What is Mental Health?

The World Health Organization’s definition of health is "a state of complete physical, mental and social well-being and not merely the absence of disease or infirmity.” The definition of mental health is a complex and challenging one, but should incorporate our emotional, psychological, and social well-being. According to the Mental Health group of the US Department of Health & Human Services it “affects how we think, feel, and act. It also helps determine how we handle stress, relate to others, and make choices. Mental health is important at every stage of life, from childhood and adolescence through adulthood.”

There still is a lot of stigma associated with mental health and I thought it would perhaps be good to address some of the myths and facts associated with mental health in this blog. 


  • Mental illness is not real. We still must learn more about mental illness; it develops not as a result of being lazy or due to a spiritual or emotional or physical weakness. It is a real medical condition. 
  • Suicide is not such a big issue. This is untrue – one person dies every 40 seconds due to suicide. The focus of the 2019 World Mental Health Day is on what can be done to prevent suicide. According to the World Health Organization, about 800,000 people a year die due to suicide, and for each one successful suicide, there are 20 suicide attempts.  
  • The workplace has no role to play in addressing mental health. This is incorrect. Working is good for mental health, but a negative environment can cause significant stress, which can lead to the development of mental illness. As a result, more and more organizations are developing workplace mental health programs. 
  • Why bother with medication? It is not working in any case. The effective treatment of mental illness often requires a multi-disciplinary approach, with medication, psychotherapy and other therapies. A good support system is essential in helping a person with mental health problems.
  • “It is not my job to fix others.” We should collectively address the challenge that mental illness presents. It is not just the responsibility of health care professionals.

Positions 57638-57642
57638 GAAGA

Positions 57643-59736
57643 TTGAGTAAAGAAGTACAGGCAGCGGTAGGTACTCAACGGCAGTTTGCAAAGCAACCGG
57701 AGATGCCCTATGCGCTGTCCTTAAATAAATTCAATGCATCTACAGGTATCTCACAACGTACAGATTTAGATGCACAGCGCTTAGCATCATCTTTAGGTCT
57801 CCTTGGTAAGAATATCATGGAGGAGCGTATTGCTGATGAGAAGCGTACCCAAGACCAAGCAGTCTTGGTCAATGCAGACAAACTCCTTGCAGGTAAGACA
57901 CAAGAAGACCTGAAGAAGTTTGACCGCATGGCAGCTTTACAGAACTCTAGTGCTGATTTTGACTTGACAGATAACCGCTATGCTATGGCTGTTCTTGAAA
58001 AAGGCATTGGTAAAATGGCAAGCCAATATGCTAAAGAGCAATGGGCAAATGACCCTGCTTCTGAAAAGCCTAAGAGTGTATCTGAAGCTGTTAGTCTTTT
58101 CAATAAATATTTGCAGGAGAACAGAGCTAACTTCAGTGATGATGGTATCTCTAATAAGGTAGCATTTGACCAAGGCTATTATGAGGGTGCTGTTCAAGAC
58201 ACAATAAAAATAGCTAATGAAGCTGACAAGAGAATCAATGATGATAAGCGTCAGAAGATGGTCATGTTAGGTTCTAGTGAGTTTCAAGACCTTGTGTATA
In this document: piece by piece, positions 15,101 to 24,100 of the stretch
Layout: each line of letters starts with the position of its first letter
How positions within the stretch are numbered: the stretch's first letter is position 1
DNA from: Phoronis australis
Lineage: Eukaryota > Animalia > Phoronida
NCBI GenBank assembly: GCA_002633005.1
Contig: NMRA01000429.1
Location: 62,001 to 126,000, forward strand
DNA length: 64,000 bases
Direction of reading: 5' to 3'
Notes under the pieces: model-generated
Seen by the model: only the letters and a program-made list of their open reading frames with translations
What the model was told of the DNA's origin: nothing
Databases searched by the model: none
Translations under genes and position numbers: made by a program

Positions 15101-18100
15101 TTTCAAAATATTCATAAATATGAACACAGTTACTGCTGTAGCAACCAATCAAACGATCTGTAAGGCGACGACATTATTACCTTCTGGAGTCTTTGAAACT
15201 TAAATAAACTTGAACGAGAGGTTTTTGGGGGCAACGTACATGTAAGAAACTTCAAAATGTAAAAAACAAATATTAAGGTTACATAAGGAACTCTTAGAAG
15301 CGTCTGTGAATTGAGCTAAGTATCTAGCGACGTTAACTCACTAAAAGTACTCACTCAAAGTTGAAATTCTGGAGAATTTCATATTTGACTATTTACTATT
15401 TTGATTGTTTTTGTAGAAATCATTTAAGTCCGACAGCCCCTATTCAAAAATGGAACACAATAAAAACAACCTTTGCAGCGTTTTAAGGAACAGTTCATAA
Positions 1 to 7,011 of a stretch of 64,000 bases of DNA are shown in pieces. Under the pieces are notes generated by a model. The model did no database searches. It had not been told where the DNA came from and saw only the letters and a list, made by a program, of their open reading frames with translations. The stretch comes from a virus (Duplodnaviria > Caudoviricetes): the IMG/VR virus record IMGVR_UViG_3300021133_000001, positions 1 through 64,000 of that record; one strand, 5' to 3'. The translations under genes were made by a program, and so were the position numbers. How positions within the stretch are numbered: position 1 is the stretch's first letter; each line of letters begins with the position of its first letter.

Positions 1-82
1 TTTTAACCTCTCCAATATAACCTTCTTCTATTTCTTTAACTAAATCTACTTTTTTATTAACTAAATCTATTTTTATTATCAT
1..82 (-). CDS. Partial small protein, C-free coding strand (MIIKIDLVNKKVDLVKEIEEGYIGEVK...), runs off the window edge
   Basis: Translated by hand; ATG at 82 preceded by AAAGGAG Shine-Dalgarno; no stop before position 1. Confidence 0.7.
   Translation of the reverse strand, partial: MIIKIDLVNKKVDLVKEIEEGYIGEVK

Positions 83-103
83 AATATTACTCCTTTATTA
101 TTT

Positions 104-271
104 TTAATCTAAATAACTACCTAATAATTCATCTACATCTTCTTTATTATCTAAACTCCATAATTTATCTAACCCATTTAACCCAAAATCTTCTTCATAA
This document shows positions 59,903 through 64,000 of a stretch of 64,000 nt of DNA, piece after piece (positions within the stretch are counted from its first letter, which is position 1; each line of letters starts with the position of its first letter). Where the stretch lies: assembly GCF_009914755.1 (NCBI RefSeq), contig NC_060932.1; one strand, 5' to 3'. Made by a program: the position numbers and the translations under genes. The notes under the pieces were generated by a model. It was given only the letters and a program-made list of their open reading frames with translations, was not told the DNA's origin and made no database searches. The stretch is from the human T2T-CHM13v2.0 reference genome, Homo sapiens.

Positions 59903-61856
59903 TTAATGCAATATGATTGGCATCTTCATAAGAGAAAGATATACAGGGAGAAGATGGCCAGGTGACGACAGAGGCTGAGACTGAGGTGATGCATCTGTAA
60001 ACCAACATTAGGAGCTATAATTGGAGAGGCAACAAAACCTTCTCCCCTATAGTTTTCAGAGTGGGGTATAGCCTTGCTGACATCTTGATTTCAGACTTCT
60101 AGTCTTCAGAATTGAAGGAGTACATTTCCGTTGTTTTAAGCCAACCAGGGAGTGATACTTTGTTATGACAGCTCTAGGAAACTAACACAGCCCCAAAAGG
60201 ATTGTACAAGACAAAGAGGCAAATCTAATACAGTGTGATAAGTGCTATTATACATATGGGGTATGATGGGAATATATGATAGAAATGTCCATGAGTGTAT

• We need to be equipped ourselves with solid knowledge on mental health. Glenn Close said, “What mental health needs is more sunlight, more candor, more unashamed conversation.”
  • Mental health is a leading cause of disability. The WHO estimates that 264 million people suffer from depression, one of the leading causes of disability in the workplace.   
  • Children do experience mental health problems. US data shows that more than half of all mental health disorders manifest at an age younger than 14, and that three quarters of mental health disorders begin before age 24.
  • Access to treatment plays a significant role in the management of mental health problems. Health systems in many countries do not have the best response in place for the support of mental health problems, and this is even more pronounced in low- and middle-income countries, where 76–85% of people with mental disorders will receive no treatment vs 35–50% in higher-income countries. 

The WHO's response to this was the development of a Mental Health Gap Action Programme (mhGAP), which was launched in 2008:

  • more effective leadership and governance for mental health;
  • the provision of comprehensive, integrated mental health and social care services in community-based settings;
  • the implementation of strategies for promotion and prevention;
  • strengthened information systems, evidence and research.

The above approach fits well with UN Sustainable Development Goal 3 “Ensure healthy lives and promote well-being for all at all ages.”   

 Khalil Gibran said:

Out of suffering have emerged the strongest souls, the most massive characters are seared with scars.” 


Call to Action: Consider sharing the blog with your club members via email, or your social media channels. 

  • Create a discussion group addressing Mental Health during October.
  • Consider the possibility of a mental health group in your location to address your Club on the topic.
  • Become more informed on the topic of mental health.  





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